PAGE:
Tag Archives: nonfiction

Return to the Zone

A Crime Novel_Pic

I’ve been wondering what to devote my writing hours to besides the articles and essays that put food on the table. The nonfiction book proposal I’ve written and rewritten hasn’t come together in the way I had imagined. The sample chapters are nothing that any reader would appreciate. Fifty pages into the book I knew something was wrong, but I continued writing. By the time I reached 150 pages, a sagging disbelief in my ability to communicate something meaningful gnawed at my soul. I decided to not write for a while. I would lay fallow. Take a vacation. Go visit family and friends. Let my thoughts bubble up and float away like helium balloons instead of jotting them down in my notebook.

Only one week passed without writing before something miraculous happened.

On the drive through the desert, I passed the location of the beginning of my crime novel and felt a jolt of joy and enthusiasm I hadn’t felt in months. When I wrote that book I knew it was only a draft and not a very good one at that, but I had been content to hole up in my office tapping away for every moment I could steal until the story was done. My husband warned me to hurry up and finish before I became too lost in the imaginary world I created and lost my job, my children, my family, and my friends. I wrote about the entire experience in “Surviving the Zone” which is currently under consideration. If I had been at a writer’s retreat, I could have indulged my obsession and polished off the book in two weeks. But I had other responsibilities that interfered. People who didn’t know what I was working on commented that I seemed distracted. Of course, I was. I was living in two worlds, not sure which one would pull me under and claim me first.

Passing the scene of the crime reawakened me. Why am I writing a nonfiction book? I asked. I’m a novelist. I should be writing novels.

That’s when I decided to return to the crime novel that held me captive for so long. If it possessed that type of power for me as a writer, what type of power would it possess for a reader? How selfish I had been to shelf the draft and never look at it again. No matter how disappointed I was with the imperfections, everything could be fixed. Fact-checking, plot structure, and characterizations should not be an excuse to deny the heart of the story, which pulsed with as much life as an actual event I had lived through and needed to share.

All of my fears melted as soon as I returned home and unburied the manuscript from underneath my desk and started reading. The chapters flew by effortlessly. It didn’t read like something I had written. It read like a good book I could not put down.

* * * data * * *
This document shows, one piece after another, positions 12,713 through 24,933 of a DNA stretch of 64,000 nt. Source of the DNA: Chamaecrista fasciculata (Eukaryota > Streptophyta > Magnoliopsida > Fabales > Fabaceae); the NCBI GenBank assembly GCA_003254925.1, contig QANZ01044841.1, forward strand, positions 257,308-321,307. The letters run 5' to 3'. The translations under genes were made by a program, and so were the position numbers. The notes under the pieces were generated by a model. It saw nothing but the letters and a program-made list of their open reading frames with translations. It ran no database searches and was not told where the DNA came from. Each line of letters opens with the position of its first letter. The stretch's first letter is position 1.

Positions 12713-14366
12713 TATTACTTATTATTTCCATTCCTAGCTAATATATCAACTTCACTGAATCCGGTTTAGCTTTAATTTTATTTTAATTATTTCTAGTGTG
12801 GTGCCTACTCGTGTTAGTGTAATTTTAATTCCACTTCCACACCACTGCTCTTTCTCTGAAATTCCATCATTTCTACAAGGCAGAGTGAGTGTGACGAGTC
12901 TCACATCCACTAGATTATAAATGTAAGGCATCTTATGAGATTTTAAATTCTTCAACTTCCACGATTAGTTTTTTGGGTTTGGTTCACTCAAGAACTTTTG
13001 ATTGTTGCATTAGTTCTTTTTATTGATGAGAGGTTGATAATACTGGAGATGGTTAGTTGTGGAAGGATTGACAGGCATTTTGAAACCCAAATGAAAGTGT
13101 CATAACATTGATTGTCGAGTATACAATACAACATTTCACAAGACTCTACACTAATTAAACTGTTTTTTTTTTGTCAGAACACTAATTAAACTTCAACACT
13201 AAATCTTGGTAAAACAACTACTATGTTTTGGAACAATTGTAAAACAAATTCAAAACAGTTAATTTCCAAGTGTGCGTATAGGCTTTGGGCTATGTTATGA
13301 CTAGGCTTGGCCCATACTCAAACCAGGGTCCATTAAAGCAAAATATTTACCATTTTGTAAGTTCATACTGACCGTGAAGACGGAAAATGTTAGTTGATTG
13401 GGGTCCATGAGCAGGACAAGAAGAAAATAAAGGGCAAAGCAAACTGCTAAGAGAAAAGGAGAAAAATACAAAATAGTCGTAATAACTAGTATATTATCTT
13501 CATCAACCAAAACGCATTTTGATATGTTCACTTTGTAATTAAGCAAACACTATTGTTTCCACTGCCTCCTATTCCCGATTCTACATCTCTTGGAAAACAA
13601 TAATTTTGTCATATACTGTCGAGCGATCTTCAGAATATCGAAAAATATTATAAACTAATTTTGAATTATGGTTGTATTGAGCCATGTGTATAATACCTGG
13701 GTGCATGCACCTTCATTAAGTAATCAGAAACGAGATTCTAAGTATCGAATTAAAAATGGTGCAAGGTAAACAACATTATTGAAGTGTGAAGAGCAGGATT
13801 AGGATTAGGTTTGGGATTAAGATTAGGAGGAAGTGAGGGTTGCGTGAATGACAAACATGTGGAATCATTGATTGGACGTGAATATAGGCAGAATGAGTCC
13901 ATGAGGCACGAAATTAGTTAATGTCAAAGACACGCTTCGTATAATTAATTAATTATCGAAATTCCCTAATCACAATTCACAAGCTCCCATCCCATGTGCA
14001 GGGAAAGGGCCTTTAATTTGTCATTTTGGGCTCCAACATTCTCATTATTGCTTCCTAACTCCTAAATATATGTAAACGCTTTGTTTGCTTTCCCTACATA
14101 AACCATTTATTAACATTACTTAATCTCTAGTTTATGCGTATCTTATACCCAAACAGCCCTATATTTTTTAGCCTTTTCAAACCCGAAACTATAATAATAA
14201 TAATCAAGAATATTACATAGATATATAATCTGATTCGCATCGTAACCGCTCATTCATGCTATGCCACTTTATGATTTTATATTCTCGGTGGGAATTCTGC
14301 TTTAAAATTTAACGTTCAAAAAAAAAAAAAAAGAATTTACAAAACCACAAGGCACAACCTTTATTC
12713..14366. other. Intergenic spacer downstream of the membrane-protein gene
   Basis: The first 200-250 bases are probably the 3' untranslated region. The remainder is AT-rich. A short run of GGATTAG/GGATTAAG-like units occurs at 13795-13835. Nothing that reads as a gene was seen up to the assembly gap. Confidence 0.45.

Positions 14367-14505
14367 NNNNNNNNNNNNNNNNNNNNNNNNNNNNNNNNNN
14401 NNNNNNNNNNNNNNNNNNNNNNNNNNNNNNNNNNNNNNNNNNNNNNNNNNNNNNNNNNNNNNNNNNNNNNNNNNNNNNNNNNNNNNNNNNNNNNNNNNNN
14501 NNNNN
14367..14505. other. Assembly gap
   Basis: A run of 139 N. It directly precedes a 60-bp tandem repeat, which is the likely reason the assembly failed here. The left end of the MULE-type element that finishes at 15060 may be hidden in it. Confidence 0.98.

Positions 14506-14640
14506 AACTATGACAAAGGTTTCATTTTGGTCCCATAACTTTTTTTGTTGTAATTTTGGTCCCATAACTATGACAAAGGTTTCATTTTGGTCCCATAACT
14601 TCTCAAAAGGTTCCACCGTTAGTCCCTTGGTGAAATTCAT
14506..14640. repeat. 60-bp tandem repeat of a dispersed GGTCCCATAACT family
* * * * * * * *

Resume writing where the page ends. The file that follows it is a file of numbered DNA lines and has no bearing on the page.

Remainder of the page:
So this is how I will be spending my summer: returning to the zone.


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The Manuscript Monkey on My Back

Have you ever heard of someone dying a week after retiring? That person lived for work. It wasn’t just a part of their identity. It was their identity. When work died, they died.

That’s the way I feel about The Take and Go (formerly Our Summer at No Name Beach, a novel, and before that Red Eggs and Good Luck, a memoir). Since the manuscript was written in 1992, it has gone through various incarnations so that it no longer resembles anything it once was.

In college, I wrote a piece from my childhood and tried to disguise it as fiction. It failed. Once I restructured it as memoir, the piece sold. I was encouraged by a literary agent to expand it into a full-length memoir. I did. Excerpts won numerous local and national awards for adult nonfiction. The manuscript gained the attention of an executive editor of a major New York publishing house. The executive editor championed the manuscript from start to finish. She presented the polished manuscript to the editorial board, the sales and marketing committee, and finally the attorneys. When it was determined the publisher didn’t want to risk publishing the memoir without liability releases from all parties mentioned in the manuscript (this was right after the James Frey scandal for A Million Little Pieces, which turned out to be a million little lies shortly after Oprah endorsed the book on her show), I was asked to turn the book into fiction. My first attempt failed. My second attempt failed. My third attempt is stored in the safety deposit box of my bank. I didn’t have the heart to bring it out again. But last week, a reader who had read an excerpt from one of the book’s various incarnations asked, “Did you ever publish it? It’s really good.”

That comment haunted me. It’s the monkey on my back, the book that won’t go away, no matter how hard I try to get rid of it. I swear I could burn all the various manuscripts and delete all the copies on my hard drive and still someone somewhere would ask, “Whatever happened to The Take and Go? Or Red Eggs and Good Luck? Or Our Summer at No Name Beach? It’s really good.”

It’s not like I haven’t had the opportunity to publish it. In fact, over the years, I’ve been approached several times by several different publishers to publish the book in one form or another. What I haven’t found is the right publisher for the book.

Why am I so picky? Am I thinking this is another Harry Potter or Hunger Games? Not necessarily. But I do think it needs a wider readership than I am able to give it on my own. I want someone who believes in reaching the widest possible audience—that means foreign rights, movie rights—that means advertising, endorsements, and other marketing strategies I cannot afford. And if this manuscript truly is my magnum opus, I will not settle for less.

On November 6, 2014, the manuscript monkey is no longer on my back! She Writes Press will publish the memoir, Red Eggs and Good Luck, on October 6, 2015, as the result of winning the Memoir Discovery Contest.